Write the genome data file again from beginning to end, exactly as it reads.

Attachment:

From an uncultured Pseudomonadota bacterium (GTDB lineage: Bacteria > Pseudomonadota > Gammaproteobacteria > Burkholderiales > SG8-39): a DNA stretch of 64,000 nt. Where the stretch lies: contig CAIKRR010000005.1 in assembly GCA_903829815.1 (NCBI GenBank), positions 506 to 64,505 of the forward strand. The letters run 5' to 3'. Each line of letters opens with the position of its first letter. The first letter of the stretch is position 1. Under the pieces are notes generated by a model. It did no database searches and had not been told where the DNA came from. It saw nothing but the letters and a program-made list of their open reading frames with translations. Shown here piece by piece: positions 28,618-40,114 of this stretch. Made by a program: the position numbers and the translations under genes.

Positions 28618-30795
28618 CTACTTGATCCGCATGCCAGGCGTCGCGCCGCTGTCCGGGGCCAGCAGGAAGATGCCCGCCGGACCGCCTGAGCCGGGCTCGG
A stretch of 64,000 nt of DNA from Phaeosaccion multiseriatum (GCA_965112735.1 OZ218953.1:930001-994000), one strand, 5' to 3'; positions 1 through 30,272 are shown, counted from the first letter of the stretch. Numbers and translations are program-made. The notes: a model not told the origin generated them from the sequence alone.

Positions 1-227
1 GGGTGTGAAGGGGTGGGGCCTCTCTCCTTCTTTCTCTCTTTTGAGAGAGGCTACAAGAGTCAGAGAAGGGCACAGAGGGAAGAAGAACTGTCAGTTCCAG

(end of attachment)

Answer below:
From an uncultured Pseudomonadota bacterium (GTDB lineage: Bacteria > Pseudomonadota > Gammaproteobacteria > Burkholderiales > SG8-39): a DNA stretch of 64,000 nt. Where the stretch lies: contig CAIKRR010000005.1 in assembly GCA_903829815.1 (NCBI GenBank), positions 506 to 64,505 of the forward strand. The letters run 5' to 3'. Each line of letters opens with the position of its first letter. The first letter of the stretch is position 1. Under the pieces are notes generated by a model. It did no database searches and had not been told where the DNA came from. It saw nothing but the letters and a program-made list of their open reading frames with translations. Shown here piece by piece: positions 28,618-40,114 of this stretch. Made by a program: the position numbers and the translations under genes.

Positions 28618-30795
28618 CTACTTGATCCGCATGCCAGGCGTCGCGCCGCTGTCCGGGGCCAGCAGGAAGATGCCCGCCGGACCGCCTGAGCCGGGCTCGG
A stretch of 64,000 nt of DNA from Phaeosaccion multiseriatum (GCA_965112735.1 OZ218953.1:930001-994000), one strand, 5' to 3'; positions 1 through 30,272 are shown, counted from the first letter of the stretch. Numbers and translations are program-made. The notes: a model not told the origin generated them from the sequence alone.

Positions 1-227
1 GGGTGTGAAGGGGTGGGGCCTCTCTCCTTCTTTCTCTCTTTTGAGAGAGGCTACAAGAGTCAGAGAAGGGCACAGAGGGAAGAAGAACTGTCAGTTCCAG